How Good is the Training?  At a minimum, the schools should be licensed and employ instructors that are trained and experienced.  We will discuss more about the instructors in the next segment.  In addition, the student to instructor ratio should be no higher than 4 to 1.  If it’s any higher, then students will not be receiving the personal attention they will need.  This is particularly true concerning the one-on-one instruction for behind the wheel training.  And watch out for any school that claims it can teach you to be a truck driver in a relatively short period of time.  Learning to be a truck driver and to drive a tractor trailer professionally takes time.  The majority of schools offer  training programs that run from 3 weeks to as long as 2 months, depending on the class of license or type of vehicle.

How Good are the Instructors?  As previously stated, it’s important that the instructors are trained to teach driving techniques and experienced as both drivers and instructors.  Although several states have minimum driving time requirements to qualify as an instructor, the more successful driving experience an instructor has the better.  It’s also important that the instructors stay current with industry developments or any new laws or changes in regulations.  Evaluating instructors may be a little more subjective than other standards, and perhaps the best method is to visit the school and speak with the instructors in person.  You can also talk to some of the students going through the training and find out if they are happy with the level of instruction and the teacher’s ability to train them.

How Much Driving Time?  Above all else, a good truck driving school will provide plenty of driving time to its students.  After all, isn’t that what it’s all about?  Driving time is the actual time spent behind the wheel driving a truck.  Although the use of simulators and ride-alongs with other students are important training tools, they are no substitute for actual driving.  The more instruction that a student receives behind the wheel the better driver he or she will become.  Although driving time varies among schools, a good benchmark is a minimum of 32 hours.  If the school is PTDI certified, it will provide at least 44 hours of driving time.  Check with the schools you are considering and find out how much driving time they provide.

Are they Independent or Captive?  It’s possible to receive free or discounted training from some truck driver schools if you make a commitment to drive for a specific carrier for a defined period of time.  This is called contract training, and the schools that offer it are referred to as captives.  So instead of having relationships with numerous trucking lines that they can refer their students to, captives only refer to one company.  The tradeoff is receiving free or less expensive training by giving up the freedom to initially work wherever you choose.  Obviously contract training has the potential to limit your income opportunities when starting out.  But for some it may be the best way to receive affordable training.  Just be sure you to find out if the schools you are considering are independent or captive so that you can make an informed decision.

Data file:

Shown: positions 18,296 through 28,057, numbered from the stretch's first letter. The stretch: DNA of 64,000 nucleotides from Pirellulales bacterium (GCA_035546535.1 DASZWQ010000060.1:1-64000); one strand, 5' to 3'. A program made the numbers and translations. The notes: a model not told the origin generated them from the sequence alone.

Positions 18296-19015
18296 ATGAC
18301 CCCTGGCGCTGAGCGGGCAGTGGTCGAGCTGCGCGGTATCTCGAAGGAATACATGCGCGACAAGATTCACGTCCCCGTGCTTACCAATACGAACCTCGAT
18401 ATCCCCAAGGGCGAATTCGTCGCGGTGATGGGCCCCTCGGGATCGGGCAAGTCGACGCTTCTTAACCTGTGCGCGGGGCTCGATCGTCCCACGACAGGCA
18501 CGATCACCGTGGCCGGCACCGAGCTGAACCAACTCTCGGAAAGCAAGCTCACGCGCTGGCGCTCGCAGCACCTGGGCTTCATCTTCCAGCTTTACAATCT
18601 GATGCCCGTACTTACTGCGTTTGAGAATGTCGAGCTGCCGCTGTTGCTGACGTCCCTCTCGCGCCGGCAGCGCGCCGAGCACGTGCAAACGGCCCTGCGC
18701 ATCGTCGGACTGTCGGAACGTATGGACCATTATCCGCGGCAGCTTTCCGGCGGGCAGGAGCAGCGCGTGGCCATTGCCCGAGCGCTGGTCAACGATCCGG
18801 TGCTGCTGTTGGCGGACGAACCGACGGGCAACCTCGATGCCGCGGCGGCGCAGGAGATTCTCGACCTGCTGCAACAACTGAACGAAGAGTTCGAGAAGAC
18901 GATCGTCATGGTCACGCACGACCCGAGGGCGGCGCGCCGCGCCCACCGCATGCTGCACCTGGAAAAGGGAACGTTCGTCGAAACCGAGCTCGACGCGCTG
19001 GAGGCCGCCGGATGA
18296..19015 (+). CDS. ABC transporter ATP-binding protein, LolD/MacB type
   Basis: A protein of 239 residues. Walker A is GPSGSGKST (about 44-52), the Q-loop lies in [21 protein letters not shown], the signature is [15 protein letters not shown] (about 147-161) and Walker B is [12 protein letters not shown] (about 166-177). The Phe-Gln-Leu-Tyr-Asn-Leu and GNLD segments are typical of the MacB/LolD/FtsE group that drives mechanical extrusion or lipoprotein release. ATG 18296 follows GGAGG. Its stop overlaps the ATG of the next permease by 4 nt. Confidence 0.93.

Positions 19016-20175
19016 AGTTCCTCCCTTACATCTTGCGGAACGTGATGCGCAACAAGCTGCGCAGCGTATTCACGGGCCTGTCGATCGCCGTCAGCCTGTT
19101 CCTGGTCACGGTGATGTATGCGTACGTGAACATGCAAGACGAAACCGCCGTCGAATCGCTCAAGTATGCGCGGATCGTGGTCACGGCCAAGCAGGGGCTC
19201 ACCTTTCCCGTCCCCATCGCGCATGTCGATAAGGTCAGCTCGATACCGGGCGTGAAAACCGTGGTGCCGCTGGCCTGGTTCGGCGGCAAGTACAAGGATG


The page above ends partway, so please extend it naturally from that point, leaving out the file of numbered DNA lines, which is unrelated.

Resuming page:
Onsite CDL Testing?  There are some states that will allow 3rd party CDL testing onsite of trucking schools for its graduates.  If onsite testing is allowed in your state, find out if the schools you are looking at are DMV certified to offer it.  One advantage is that it is more convenient than competing with graduates from other schools for testing times at state testing facilities.  But it is also an indication that the DMV considers the approved schools to be of a higher quality.

Are the Classes Flexible?  As previously noted, CDL training is only about 1 to 2 months in length.  With such a short term, it’s important that the school you enroll in offers flexibility for both the curriculum and the scheduling of classes.   For example, if you’re having difficulty learning a certain driving maneuver, then the instructor should be willing to dedicate more time with you until it’s mastered.  And if you’re still working while attending training, then the class scheduling needs to be flexible enough to accommodate working hours or other obligations.

Is Job Placement Assistance Provided?  Once you have obtained your commercial driver’s license after graduating from truck driving school, you will be anxious to start your new career.  Verify that the schools you are considering have job placement assistance programs.  Ask what their job placement rate is and what average salary their graduates start at.  Also, find out which local and national trucking companies their graduates are referred to for hiring.  If a school has a low job placement rate or few employers recruiting their graduates, it may be a sign to look elsewhere.

Is Financial Assistance Provided?  Truck driving schools are similar to colleges and other trade or technical schools where loans and other forms of financial aid are often available.  Find out if the schools you are evaluating have a financial aid department, or at least someone who can help you navigate the options and forms that need to be completed.

Choose the Right CDL School

tanker truckChoosing the right trucking school in your area is a critical first step to starting your new career as a local or long distance truck driver.  Most importantly, you must receive the proper training in order to operate a large commercial vehicle in a safe and professional manner.  If you are short on funds or financing, you may want to consider a captive school.  You will pay a reduced or even no tuition in exchange for driving for their contracted carrier.  Or you can enroll in an independent school and have the option of driving for the trucking company of your choice, or one of many affiliated with the school.  It’s your choice.  But no matter how you obtain your training, you will soon be entering an industry that helps America move as a professional trucker.